The overall burden of gonorrhea in the US is not equally distributed across the population; there are marked disparities in terms of the geographical distribution of cases, as well as the reported race/ethnicity and sexual orientation of cases. There is significant geographic heterogeneity in affected population groups across the US that a national-level model is not able to capture. In particular, some regions in the country are experiencing primarily black heterosexual outbreaks, others predominantly MSM outbreaks, and others a mixture of the two.
Given this regional variation, the types of interventions used and the success of screening programs might be expected to differ by region, depending on the affected populations and epidemic profile. To take account of this, models will need to describe current trends in gonorrhea incidence in regions with different epidemic characteristics, as defined by the relative distribution of cases across different ethnic/racial and sexual orientation groups.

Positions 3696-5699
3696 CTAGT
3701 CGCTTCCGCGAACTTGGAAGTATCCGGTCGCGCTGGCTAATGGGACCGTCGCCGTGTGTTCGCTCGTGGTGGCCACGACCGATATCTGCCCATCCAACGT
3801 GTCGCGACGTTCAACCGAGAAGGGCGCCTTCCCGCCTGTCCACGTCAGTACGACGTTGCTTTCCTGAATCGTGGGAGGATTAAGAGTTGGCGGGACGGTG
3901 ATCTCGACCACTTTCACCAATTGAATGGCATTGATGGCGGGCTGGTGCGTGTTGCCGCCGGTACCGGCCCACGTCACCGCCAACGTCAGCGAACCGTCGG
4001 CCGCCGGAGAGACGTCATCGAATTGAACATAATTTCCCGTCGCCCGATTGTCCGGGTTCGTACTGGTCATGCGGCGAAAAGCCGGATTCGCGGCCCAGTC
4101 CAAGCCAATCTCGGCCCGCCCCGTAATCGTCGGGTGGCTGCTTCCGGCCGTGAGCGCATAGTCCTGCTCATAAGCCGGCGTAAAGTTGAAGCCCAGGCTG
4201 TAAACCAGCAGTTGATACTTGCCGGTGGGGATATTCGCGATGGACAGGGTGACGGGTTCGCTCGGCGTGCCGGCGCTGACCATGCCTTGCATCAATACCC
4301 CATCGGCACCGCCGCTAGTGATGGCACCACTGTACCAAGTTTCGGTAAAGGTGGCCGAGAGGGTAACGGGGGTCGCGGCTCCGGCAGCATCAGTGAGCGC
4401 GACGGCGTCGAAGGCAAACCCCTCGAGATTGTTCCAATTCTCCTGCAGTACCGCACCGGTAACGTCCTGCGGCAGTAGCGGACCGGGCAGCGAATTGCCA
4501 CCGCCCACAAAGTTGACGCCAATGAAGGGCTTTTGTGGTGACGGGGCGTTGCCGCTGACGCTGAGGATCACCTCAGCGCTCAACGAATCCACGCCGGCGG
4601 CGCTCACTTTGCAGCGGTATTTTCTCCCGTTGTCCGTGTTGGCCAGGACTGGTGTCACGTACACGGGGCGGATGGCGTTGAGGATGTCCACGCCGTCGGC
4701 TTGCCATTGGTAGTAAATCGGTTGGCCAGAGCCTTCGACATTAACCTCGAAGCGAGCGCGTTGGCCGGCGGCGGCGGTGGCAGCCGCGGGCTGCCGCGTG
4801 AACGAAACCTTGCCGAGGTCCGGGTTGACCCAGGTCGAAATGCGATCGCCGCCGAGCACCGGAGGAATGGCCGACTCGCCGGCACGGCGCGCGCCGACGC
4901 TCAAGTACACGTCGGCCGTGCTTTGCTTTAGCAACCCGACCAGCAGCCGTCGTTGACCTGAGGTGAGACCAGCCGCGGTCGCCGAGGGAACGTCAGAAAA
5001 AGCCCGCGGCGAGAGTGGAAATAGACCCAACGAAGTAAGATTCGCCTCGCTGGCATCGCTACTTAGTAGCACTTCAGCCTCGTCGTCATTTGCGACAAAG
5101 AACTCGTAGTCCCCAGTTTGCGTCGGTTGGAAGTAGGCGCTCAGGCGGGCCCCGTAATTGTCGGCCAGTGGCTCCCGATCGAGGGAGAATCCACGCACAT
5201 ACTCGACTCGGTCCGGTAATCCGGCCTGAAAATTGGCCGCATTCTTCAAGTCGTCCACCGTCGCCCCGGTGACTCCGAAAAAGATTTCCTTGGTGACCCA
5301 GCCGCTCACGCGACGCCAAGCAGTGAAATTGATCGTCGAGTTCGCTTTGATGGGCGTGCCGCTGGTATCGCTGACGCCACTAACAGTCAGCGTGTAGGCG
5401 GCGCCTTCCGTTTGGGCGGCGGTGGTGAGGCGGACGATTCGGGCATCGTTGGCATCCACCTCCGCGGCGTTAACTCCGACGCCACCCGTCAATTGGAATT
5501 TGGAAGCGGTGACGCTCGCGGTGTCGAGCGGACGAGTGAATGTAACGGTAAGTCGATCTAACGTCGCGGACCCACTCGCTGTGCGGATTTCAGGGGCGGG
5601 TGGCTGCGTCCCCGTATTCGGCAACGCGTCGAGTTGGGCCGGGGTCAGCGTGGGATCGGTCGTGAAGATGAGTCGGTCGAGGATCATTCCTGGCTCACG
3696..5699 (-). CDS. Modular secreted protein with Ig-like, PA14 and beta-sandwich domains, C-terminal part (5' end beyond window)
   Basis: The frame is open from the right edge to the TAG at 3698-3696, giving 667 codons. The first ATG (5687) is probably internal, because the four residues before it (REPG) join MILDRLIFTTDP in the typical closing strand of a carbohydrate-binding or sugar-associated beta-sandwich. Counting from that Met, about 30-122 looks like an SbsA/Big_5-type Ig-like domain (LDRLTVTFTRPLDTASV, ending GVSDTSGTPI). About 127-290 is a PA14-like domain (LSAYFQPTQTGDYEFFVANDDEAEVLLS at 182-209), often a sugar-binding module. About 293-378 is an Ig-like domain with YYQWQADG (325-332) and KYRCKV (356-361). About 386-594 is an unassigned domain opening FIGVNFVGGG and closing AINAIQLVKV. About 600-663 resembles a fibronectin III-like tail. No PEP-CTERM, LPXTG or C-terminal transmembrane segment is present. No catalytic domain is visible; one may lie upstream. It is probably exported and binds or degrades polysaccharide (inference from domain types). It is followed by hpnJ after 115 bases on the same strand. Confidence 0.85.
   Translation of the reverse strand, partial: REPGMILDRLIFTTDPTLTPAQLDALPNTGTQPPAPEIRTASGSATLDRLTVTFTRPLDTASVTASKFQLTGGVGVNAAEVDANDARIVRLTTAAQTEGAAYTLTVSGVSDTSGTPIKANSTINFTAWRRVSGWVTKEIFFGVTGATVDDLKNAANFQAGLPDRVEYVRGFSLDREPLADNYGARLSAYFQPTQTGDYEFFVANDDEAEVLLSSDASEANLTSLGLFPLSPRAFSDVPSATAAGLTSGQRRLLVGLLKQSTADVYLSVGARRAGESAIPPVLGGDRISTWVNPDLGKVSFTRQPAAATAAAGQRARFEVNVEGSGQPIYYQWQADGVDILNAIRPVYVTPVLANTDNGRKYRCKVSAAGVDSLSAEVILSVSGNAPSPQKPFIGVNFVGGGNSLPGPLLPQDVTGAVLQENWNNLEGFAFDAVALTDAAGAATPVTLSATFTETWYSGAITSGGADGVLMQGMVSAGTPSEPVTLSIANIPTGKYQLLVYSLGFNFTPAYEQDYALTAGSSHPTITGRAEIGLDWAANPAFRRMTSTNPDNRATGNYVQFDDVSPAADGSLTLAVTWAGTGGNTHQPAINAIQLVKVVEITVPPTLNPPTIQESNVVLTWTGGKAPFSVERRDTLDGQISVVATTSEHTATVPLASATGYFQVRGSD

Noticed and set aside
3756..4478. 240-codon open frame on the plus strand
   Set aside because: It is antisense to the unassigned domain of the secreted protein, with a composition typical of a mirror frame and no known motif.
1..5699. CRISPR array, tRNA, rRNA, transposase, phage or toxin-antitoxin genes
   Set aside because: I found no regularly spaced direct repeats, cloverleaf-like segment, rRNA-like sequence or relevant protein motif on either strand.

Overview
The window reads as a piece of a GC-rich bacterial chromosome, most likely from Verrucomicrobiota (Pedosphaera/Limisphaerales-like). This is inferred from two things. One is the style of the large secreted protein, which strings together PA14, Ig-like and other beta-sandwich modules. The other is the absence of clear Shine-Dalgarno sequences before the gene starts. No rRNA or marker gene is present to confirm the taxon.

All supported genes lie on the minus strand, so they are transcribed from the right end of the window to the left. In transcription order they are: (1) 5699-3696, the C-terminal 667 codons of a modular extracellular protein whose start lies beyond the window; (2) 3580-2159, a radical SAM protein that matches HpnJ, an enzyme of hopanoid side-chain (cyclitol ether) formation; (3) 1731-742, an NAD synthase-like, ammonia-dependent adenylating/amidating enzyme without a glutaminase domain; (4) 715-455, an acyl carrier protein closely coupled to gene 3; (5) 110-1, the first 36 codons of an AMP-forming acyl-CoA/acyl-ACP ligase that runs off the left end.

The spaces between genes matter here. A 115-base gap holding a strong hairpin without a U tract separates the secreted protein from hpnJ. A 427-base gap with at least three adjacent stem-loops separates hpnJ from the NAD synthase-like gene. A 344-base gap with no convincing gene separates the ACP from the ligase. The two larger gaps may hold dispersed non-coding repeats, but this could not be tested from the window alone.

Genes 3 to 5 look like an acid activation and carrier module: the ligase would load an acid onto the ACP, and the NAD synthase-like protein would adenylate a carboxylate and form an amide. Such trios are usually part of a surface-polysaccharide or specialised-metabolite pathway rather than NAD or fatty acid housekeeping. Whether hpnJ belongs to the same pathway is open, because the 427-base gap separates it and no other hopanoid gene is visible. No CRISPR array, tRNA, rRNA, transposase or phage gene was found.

To better understand how demographic differences in the distribution of gonorrhea cases will influence the effectiveness of screening interventions, we propose re-parameterizing a meta-population model to describe outbreaks in different regions with distinct epidemic characteristics. We will use these local-level models that reproduce regional trends to evaluate the effect of current and novel approaches to screening and treatment in the face of different outbreak characteristics. This approach may help local public health practitioners better tailor approaches to screening based on local gonorrhea epidemiology.